Like hazy memories or flickers of imagination, architectural structures either long since lost or never built in the first place interact with three-dimensional space in the form of ghostly sculptures, projections or the imprints they left behind on neighboring buildings. Some are tangible yet illusory, made of transparent materials that make them seem like hallucinations, while others attempt to conjure past, fiction and fantasy with nothing but beams of light or smudges of paint left behind on brick.
Ancient Church Remains Resurrected in Puglia
Destroyed by earthquakes in the 13th century, the remains of one of Italy’s great harbor towns are long since abandoned, and only a foundation with a few crumbled stone walls is left to show for a grand early Christian basilica. Italian artist Edoardo Tresoldi raises it from the dead in the ghostly form of wire mesh, giving it a transparent effect that makes it seem not quite real from afar. In fact, the layered mesh creates an optical illusion that makes its Romanesque roof, columns and archways look blurred. This transparency makes it possible to see both the form and shape of the structure and how it interacted with its environment.
“The work of Edoardo Tresoldi appears as a majestic architectural sculpture that tells the volume of the existing early Christian church and, at the same time, is able to vivify, and update the relationship between the ancient and the contemporary,” says curator Simone Pallotta. “It is a work that, breaking up the secular controversy of the primacy arts, summarizes two complementary languages into a single, breathtaking scenery.”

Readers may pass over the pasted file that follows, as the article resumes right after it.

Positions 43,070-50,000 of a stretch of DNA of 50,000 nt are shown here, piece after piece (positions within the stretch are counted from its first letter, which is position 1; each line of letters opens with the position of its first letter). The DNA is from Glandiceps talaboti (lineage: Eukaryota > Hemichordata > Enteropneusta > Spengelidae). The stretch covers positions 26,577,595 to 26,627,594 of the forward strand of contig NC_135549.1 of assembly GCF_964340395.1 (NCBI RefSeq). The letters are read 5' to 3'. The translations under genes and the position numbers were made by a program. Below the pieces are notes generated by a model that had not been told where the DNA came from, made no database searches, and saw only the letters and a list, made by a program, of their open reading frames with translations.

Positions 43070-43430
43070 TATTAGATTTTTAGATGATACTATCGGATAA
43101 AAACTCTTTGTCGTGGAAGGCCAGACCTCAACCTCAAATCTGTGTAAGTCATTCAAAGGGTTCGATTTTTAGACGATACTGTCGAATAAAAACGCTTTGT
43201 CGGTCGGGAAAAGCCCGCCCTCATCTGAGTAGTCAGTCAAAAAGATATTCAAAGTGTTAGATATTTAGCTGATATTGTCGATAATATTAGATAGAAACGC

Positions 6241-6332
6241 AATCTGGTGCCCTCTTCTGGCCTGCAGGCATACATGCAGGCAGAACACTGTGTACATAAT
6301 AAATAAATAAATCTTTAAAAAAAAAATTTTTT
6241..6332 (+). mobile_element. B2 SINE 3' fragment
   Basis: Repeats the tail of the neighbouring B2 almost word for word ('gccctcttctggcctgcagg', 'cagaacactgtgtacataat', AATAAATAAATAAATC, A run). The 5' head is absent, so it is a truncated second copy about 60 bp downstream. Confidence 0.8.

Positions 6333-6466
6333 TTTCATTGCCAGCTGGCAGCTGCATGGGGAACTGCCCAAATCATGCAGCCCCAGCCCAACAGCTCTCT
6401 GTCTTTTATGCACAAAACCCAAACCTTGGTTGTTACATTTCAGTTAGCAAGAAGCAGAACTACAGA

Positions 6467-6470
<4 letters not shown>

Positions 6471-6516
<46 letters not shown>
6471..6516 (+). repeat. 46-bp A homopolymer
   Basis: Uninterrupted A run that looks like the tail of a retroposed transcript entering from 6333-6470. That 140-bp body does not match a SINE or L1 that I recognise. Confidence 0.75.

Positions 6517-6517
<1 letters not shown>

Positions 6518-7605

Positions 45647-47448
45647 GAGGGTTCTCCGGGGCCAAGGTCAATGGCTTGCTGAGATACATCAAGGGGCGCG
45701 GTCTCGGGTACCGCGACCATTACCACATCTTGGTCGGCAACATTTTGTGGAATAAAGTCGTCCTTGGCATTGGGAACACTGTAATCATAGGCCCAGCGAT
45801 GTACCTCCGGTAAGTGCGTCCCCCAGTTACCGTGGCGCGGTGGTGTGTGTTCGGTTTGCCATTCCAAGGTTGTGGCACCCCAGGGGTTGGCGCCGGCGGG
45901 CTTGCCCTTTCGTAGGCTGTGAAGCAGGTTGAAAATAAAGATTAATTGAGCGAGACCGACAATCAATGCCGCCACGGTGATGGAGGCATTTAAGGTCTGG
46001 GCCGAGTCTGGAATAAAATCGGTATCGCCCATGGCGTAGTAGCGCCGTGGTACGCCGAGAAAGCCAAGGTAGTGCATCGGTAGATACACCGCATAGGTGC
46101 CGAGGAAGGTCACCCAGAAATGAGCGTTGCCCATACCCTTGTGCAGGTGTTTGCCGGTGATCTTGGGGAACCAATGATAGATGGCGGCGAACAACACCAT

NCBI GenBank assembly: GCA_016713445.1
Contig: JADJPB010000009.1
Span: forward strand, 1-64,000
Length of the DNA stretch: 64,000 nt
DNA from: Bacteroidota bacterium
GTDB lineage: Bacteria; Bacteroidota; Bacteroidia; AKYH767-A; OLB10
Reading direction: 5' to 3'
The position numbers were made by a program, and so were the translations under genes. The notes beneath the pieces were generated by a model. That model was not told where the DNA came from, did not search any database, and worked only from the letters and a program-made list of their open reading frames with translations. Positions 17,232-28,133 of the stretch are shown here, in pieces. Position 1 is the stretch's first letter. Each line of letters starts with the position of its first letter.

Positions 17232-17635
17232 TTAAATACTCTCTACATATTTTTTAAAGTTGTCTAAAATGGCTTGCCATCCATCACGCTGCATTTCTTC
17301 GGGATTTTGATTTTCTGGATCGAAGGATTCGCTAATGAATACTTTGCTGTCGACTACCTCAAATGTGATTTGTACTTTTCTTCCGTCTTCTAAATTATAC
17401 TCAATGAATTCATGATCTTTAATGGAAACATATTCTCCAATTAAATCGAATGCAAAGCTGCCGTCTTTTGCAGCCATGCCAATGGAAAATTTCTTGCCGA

Ghosts of Portland’s Industrial Past
A pair of outdoor sculptures by artists and architects Annie Han and Daniel Mihalyo sketch in vague outlines of Portland’s industrial past along the Willamette River amongst all the new construction. Made of metal mesh and sited near two bridges, ‘Inversion: Plus Minus’ represent the outer shells of ordinary industrial buildings that once existed in the area. If you pass it by without giving it a good look, you might even just assume that it’s scaffolding.
The imprints of buildings long gone can often be seen on their surviving neighbors for decades into the future, sometimes giving us an exact outline of their shapes like fossils on adjacent brick and stone. Not only can you see the rooflines, chimneys and outer walls, but often staircases, fire escapes and individual rooms. It’s especially intriguing when bits of wallpaper still stick to the remaining walls: we see the personalities of the individual spaces, triggering us to think about the lives of their former occupants. In some cases, fixtures like sinks, shower heads and toilets still cling to the tile-clad surfaces. Like a cross between architecture and archaeology, these imprints are reminders of a city’s past, and they’re preserved for public enjoyment by the Flickr group The Unconscious Art of Demolition.